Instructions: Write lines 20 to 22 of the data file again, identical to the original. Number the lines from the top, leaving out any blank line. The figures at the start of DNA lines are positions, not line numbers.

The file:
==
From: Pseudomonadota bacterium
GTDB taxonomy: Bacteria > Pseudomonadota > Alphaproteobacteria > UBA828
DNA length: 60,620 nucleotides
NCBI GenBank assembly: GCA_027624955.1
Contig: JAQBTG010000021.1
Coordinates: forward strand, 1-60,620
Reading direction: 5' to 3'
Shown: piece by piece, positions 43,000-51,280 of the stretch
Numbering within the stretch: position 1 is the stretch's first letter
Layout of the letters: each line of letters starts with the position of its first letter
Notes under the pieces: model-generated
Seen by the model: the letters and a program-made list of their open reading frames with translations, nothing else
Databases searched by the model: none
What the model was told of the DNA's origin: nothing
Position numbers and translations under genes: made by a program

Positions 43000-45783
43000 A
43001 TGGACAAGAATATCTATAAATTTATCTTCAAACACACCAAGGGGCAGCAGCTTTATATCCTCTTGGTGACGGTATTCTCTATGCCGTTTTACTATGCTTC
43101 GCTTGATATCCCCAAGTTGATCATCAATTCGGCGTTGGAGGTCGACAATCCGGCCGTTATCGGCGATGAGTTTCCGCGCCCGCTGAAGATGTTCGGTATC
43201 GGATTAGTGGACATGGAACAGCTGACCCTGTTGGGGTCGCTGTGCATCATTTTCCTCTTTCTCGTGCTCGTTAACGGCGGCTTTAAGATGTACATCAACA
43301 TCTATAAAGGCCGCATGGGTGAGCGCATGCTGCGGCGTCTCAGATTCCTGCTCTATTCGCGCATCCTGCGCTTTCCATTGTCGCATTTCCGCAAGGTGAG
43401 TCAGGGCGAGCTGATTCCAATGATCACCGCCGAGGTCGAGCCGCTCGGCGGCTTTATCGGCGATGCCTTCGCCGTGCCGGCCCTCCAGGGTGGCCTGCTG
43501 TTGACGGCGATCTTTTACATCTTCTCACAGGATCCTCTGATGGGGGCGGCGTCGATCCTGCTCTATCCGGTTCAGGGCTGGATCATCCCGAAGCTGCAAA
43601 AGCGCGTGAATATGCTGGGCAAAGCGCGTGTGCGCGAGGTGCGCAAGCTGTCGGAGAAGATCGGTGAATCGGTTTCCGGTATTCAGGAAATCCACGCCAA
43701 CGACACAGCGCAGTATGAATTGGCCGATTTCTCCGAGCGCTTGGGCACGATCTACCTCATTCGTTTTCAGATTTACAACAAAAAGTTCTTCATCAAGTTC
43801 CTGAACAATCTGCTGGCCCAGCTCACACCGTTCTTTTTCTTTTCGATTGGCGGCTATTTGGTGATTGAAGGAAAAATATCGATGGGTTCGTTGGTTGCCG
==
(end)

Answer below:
43201 GGATTAGTGGACATGGAACAGCTGACCCTGTTGGGGTCGCTGTGCATCATTTTCCTCTTTCTCGTGCTCGTTAACGGCGGCTTTAAGATGTACATCAACA
43301 TCTATAAAGGCCGCATGGGTGAGCGCATGCTGCGGCGTCTCAGATTCCTGCTCTATTCGCGCATCCTGCGCTTTCCATTGTCGCATTTCCGCAAGGTGAG
43401 TCAGGGCGAGCTGATTCCAATGATCACCGCCGAGGTCGAGCCGCTCGGCGGCTTTATCGGCGATGCCTTCGCCGTGCCGGCCCTCCAGGGTGGCCTGCTG